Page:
Jun 6 2008

The role of company advisors (Part II)

Part II of a series of guest posts by Gerald Joseph on the role of company advisors. If you missed it, see Part I here.

There are various types of advisors with differing skill sets and motivations. The key is to work with Advisors that have skill sets that help solve your company’s current and near-term problems. Here is a fractional categorization of the various types of Advisors Startups usually encounter in the Venture community.

The Researchers

– these are the inquisitive minds we find in Academia. They are our professors, faculty advisors, and fellow students. They ponder the proverbial "What if’s?" and "Why not’s?" that are responsible for much innovation. They are best utilized during the product/service development, design, and testing cycles. They handle the most onerous technical details well, but may not be suitable for ideation related to revenue models and monetization.

The Associates

– VC firm Associates can be tremendously helpful in pointing out the "third rails" or specific areas in need of improvement such as corporate governance, accounting, IP, employment contracts, founder agreements, etc. that act as impediments to VC funding. Associates can be instrumental in making critical introductions and giving Founders a sense of market analysis from the VC perspective.

The Idea Guys/Gals

– often in the development of early stage companies the first idea or product/service leads to an even better series of radically different products/services. It is worthwhile for startup founders to engage frequently with hyper creative types who possess unique perspectives and extremely innovative ideas. Idea people have very agile minds. They often make unusual theoretical judgments and technological juxtapositions that result in unique mashups of new and existing products/services.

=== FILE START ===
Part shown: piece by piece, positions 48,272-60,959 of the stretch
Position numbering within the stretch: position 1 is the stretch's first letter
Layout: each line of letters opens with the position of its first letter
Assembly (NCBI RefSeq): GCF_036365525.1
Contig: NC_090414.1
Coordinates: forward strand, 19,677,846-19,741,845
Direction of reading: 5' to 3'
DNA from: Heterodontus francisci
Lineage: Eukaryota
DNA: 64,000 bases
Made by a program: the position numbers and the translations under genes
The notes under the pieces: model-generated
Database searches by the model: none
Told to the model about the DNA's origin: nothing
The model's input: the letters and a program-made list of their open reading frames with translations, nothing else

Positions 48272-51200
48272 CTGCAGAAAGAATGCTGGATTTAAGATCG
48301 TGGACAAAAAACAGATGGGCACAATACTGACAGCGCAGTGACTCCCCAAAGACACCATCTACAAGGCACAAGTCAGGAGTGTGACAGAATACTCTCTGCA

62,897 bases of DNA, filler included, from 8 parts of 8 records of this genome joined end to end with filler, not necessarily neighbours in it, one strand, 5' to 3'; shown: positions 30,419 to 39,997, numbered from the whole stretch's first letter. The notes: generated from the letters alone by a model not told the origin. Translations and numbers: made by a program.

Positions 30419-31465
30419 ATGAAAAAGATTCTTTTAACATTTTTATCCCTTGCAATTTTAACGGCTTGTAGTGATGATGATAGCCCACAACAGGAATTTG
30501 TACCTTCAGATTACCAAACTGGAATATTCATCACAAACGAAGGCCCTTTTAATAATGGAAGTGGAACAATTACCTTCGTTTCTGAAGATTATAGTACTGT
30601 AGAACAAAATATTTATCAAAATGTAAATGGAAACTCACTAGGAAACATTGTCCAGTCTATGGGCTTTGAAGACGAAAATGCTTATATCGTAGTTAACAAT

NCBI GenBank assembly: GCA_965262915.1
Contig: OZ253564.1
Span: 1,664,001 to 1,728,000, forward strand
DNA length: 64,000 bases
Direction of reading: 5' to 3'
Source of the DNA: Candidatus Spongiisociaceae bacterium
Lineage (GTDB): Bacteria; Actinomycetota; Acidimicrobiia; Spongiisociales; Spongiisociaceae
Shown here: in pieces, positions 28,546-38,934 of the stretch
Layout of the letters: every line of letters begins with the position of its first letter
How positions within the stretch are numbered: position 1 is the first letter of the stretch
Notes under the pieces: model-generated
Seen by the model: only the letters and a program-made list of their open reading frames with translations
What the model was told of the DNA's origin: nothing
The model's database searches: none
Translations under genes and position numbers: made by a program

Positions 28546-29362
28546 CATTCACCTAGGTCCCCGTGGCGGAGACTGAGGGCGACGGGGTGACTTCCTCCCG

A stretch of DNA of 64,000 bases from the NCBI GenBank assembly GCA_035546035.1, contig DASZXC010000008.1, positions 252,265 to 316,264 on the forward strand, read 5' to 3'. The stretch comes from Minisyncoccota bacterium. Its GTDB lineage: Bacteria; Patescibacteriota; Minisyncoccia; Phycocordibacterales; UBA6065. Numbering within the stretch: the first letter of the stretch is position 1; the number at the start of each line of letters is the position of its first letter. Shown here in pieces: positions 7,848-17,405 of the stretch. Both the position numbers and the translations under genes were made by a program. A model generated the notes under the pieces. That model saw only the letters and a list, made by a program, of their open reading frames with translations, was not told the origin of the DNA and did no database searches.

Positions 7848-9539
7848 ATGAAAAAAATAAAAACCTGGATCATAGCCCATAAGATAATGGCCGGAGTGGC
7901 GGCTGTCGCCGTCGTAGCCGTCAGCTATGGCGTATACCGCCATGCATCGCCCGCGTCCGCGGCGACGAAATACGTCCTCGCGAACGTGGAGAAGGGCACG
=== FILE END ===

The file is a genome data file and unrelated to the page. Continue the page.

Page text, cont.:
The Serial Entrepreneurs

– the importance of culling folks that have "been there and done that" can not be underestimated. Many former entrepreneurs in a post-climactic phase after exiting a company or investment are very anxious to find "the next thing." Their proven track records and established networks can lend an air of credibility to your company and open up multiple funding options.

The Walking Rolodexes

– the world is full of opportunists with huge networks who work as consultants or investment brokers in many late stage deals (brokers are taboo for early stage companies). They know everyone you will ever need to know in your life as an entrepreneur. If you are an early stage company founder, these persons are often difficult to deal with since they are usually interested in cash not illiquid stock. However, it is necessary to seek them out since maintaining alliances with well-connected persons is a key element in the growth of your company.

The VC Partner/Angel Investor

– this is the best Angel investor and Advisor an entrepreneur can have. Along with a highly developed network and sophisticated knowledge of sourcing/structuring deals, many VC’s are best at advising/mentoring entrepreneurs. They have great interpersonal skills and unusually accurate "bullshit detectors" that can help startups avoid unnecessary difficulties.

The key is to try to get at least one Advisor from each category to round out your Advisory Board, then add additional Advisors to the mix as needed.

One overlooked factor in Advisor/Startup relationships is compatibility. Startups should work with Advisors that share their communication styles, work ethics, interests, and curiosities. It is extremely important to work with people you like and respect. Founders should never choose an Advisor that they do not like. Moreover, all Founders have to be convinced unequivocally that the prospective Advisor can make a substantial contribution to the company.